To instantiate a class, Aurelia's DI container needs to know the class's dependencies.

In strongly-typed languages that support reflection, DI container implementations can determine a class's dependencies by reflecting on the constructor function's argument list. There are some caveats to this, but at the simplest level, this is how dependencies are discovered.

In JavaScript, type information can be stored as metadata.

In JavaScript, there is no reliable way to determine a constructor function's argument types. To overcome this, we must embed this information on the class itself, as "metadata". An ES7 proposal for a standard way of adding metadata to classes, called the Metadata Reflection API can be polyfilled and leveraged for this purpose.

By combining the Metadata Reflection API with the ES7 decorator proposal we can use decorators to add constructor signature information to our classes, to be consumed by Aurelia's DI container. That's what's happening on the @inject(HttpClient) line in the JavaScript version of the view-model.

TypeScript can automate the creation of type metadata.

If you're using TypeScript with the experimental emitDecoratorMetadata flag, it's even easier to add constructor signature information to your classes. Simply add the @autoInject() decorator to your class- no need to list the constructor's parameter types!

How does @autoInject() work? To understand this you need to understand what TypeScript's emitDecoratorMetadata flag does. The flag causes the TypeScript compiler to polyfill the Metadata Reflection API and add a special decorator definition to the transpiled TypeScript code. The decorator is then applied to your class's constructor, methods and properties in the transpiled code. This has the effect of adding type metadata for constructor parameters, method parameters and property-accessor return types.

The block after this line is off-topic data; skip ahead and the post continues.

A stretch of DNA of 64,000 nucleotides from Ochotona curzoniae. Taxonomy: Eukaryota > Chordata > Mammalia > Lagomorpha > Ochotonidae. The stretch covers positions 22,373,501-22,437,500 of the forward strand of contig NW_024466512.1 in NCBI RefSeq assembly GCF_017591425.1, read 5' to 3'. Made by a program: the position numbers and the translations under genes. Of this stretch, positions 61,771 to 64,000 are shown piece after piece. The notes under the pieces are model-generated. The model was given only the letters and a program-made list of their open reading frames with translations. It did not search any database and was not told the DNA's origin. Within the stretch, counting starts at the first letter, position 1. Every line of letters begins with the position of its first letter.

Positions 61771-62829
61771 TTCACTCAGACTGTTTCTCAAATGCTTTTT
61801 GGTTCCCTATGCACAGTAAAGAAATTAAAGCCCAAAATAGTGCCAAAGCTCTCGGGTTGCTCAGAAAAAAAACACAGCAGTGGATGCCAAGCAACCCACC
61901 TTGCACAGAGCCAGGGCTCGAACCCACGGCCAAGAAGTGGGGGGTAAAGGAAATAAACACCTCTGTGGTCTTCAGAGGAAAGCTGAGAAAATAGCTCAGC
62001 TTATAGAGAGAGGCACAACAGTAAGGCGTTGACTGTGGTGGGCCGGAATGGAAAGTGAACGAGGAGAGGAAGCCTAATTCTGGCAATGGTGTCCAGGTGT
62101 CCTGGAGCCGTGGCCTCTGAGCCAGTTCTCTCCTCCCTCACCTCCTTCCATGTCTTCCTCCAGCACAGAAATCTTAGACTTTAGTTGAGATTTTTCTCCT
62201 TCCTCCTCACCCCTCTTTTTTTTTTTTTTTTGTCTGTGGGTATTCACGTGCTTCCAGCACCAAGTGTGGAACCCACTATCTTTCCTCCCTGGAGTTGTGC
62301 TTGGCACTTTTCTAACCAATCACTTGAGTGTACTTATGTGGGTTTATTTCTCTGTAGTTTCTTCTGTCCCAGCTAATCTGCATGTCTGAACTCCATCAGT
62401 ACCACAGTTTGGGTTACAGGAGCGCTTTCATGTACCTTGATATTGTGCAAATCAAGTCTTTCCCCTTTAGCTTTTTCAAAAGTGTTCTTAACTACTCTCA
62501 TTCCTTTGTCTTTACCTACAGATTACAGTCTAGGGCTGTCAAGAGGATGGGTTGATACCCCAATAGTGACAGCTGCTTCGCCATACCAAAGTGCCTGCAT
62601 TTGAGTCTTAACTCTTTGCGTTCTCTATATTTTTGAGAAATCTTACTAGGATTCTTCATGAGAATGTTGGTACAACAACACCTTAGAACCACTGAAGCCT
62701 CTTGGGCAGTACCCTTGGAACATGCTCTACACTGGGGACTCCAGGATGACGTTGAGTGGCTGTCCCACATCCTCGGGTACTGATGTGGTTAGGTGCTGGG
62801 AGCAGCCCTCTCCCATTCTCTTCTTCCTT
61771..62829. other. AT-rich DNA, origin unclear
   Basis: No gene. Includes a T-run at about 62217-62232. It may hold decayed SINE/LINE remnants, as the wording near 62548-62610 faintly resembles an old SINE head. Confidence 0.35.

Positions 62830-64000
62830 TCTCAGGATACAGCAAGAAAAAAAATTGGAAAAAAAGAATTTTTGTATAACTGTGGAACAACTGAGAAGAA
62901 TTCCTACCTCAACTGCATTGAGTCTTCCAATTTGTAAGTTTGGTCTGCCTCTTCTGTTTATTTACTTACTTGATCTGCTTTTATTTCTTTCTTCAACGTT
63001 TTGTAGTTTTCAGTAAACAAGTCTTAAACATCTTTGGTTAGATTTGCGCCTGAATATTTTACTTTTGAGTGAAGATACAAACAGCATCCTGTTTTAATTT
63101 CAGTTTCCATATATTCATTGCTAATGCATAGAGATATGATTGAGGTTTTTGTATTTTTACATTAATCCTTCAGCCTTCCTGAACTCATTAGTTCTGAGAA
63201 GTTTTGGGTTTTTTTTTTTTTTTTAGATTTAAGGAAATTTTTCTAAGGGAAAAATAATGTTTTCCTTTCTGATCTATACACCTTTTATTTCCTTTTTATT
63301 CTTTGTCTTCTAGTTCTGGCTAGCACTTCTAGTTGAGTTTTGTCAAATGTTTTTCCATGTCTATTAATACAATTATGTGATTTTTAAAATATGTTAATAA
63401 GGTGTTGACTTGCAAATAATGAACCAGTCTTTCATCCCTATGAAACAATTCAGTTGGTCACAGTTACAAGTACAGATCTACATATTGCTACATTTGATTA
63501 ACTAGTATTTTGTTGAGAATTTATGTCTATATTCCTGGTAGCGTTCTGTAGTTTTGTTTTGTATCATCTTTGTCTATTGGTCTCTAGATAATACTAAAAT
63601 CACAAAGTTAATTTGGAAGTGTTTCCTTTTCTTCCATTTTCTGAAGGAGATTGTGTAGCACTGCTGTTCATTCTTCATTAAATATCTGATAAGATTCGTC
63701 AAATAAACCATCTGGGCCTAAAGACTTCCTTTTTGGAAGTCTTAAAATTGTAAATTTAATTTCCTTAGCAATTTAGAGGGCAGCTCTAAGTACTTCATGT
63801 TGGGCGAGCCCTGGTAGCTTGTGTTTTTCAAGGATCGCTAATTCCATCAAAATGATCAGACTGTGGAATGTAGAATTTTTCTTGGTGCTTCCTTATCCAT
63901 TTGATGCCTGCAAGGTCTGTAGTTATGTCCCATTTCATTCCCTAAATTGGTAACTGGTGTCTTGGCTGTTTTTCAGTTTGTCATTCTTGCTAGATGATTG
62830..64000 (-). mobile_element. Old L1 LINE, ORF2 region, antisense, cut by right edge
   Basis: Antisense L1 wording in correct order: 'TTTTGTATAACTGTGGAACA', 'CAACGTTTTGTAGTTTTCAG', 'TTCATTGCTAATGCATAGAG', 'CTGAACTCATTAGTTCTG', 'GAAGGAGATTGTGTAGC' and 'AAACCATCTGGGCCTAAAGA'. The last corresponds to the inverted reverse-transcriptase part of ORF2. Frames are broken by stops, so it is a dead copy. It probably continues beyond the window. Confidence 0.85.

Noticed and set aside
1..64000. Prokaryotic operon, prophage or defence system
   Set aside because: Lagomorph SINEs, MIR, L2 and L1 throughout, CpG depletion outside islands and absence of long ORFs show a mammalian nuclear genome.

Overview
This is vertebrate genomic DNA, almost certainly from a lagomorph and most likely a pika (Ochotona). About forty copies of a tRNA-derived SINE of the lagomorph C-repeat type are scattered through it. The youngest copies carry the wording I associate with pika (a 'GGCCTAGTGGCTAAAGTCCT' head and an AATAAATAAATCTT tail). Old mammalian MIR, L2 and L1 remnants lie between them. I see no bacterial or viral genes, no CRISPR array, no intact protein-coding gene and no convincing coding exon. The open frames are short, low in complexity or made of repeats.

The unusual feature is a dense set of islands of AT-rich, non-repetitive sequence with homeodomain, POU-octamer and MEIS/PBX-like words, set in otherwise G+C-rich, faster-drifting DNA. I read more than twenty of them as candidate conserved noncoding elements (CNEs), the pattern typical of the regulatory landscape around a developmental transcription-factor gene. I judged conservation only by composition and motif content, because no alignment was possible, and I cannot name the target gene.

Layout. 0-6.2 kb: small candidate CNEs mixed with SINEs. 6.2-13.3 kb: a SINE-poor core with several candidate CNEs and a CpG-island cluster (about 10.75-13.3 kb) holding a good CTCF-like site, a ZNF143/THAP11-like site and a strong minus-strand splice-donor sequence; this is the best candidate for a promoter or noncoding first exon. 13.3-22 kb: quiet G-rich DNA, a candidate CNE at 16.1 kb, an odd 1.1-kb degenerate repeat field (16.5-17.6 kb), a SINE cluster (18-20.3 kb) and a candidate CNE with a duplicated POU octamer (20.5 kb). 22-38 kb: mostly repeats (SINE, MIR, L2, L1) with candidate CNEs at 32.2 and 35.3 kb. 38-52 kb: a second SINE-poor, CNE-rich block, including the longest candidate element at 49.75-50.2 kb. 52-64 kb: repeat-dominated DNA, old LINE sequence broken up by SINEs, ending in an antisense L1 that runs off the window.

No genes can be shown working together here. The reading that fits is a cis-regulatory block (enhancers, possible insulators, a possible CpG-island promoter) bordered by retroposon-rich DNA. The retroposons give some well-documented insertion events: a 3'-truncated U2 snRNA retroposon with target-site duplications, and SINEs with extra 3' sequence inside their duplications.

Aurelia's @autoInject() decorator consumes the type metadata created by TypeScript's decorator and applies it to the class in the same way that the @inject(...) decorator does. In other words, @autoInject() translates TypeScript metadata to the metadata representation used by Aurelia.

Dependency resolution is a recursive process

In our example, the Users view-model has a dependency on the Aurelia HttpClient. When the DI container instantiates the Users class it first needs to retrieve the HttpClient instance or instantiate one if it doesn't already exist in the container. The HttpClient may have dependencies of it's own, which the DI container will recursively resolve until the full dependency chain has been identified.

Using the container

The majority of this post was spent describing how Aurelia's DI container works with respect to one use case: instantiating a viewmodel. In practice there are many ways to leverage the container to decouple app logic. In the next post we'll look at common use cases for the container in application code as well it's use in the Aurelia code base.